Thursday, November 24, 2005

A Higher Calling

From my living-room windows I can see the that sign. When the shop opened two years ago, Turkish Delight actually went in to point out the superfluous apostrophe. He knew the proprietor after all, the former waiter at his favourite pizza place a few metres up the road. However, "il patrone" did not seem to mind and blamed the printers for having messed up. Yeah, right.
The "gratuitous-apostrophe-phenomenon" is a severe problem in the German-speaking world and there are several websites devoted to it, such as this one. It definitely is one of my grammatical pet-hates. As Austrians (and Germans) somehow associate apostrophes with being "English" which of course equals cool, they very nonchalantly sprinkle their words with as many apostrophes as they can, no matter if the hapless orthographic victims are German, or English as in this case.
Apart from the interesting plural, I find the name of the shop very funny in its own right. I mean, "United Calling" sounds very pompous and the odd pairing of "calling" and "flowers" is rather unusual. The shop is in fact one among zillions of call-shops/internet cafés offering competitive (long-distance) phone-rates, a vending machine for soft drinks and a couple of computers with internet access. The floral part is probably a tribute to the fact that a flower shop used to be on the premises until the former proprietor retired (much to my regret). Hence, "United Calling with Flower's" caters to home-sick immigrants who don't want to be ripped off by Telekom Austria or who don't own a computer with internet access as well as to people who fancy rather sad-looking (I've been there) flowers and potted plants.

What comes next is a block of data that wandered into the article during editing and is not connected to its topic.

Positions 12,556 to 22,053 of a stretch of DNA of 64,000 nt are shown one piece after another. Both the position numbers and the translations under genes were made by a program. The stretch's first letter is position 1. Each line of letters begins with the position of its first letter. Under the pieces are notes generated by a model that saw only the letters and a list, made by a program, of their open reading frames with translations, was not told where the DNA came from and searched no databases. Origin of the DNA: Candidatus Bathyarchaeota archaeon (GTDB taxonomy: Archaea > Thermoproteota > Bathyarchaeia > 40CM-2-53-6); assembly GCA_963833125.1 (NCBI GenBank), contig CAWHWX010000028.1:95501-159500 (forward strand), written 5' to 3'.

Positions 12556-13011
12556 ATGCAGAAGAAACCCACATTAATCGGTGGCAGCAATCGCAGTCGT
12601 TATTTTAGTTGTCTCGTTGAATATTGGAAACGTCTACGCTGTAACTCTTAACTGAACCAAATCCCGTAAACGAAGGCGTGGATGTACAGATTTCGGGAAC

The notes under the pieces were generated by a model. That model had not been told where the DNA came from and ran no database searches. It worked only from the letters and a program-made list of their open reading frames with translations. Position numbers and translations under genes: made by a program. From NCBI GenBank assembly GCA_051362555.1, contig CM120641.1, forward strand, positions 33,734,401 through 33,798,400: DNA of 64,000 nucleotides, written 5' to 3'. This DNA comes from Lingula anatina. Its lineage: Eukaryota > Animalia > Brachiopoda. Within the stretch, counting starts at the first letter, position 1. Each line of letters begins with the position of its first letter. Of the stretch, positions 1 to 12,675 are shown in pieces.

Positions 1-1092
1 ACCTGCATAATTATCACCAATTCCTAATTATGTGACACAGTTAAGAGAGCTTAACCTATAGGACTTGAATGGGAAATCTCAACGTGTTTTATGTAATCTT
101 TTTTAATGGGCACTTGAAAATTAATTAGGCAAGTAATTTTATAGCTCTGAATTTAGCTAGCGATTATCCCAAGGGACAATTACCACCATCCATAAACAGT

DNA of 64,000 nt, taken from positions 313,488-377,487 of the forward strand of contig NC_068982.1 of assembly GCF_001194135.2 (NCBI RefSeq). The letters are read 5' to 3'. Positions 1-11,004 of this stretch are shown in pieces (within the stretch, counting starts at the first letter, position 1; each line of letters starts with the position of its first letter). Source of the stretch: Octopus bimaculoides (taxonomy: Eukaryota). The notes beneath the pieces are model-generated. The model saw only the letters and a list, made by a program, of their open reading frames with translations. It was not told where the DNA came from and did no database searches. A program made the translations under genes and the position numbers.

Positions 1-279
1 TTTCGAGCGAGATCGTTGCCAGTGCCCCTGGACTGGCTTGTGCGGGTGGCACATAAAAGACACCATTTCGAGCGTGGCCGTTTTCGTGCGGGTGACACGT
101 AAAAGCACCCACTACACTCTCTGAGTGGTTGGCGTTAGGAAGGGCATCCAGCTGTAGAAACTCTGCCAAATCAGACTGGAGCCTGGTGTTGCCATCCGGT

When we first spotted the sign, my friend P. (who until recently lived on the same street) and I went into false-apostrophe-overdrive and exchanged e-mails making up bizarre shop names all day long. It sounds better and even more pompous in German, by the way: "Vereinigtes Telefonieren mit Blume'n". Love it.
I have the suspicion that both name and logo are an allusion to "United Colours of Benetton", which is odd as I daresay the Italian clothes imperium has somewhat lost in coolness since the 1990s. But who knows, it might still be the dernier crie in the call-shop-scene.
Or, possibly, the proprietor wanted to lure soccer-mad youngsters to the premises, suggesting that (Manchester) United was calling them with flowers? No, make that flower's.
Purchase(s): None so far and I probably will be good today as I'm planning to restrict my luch-break-roamings to an excursion to the nearest Hofer.

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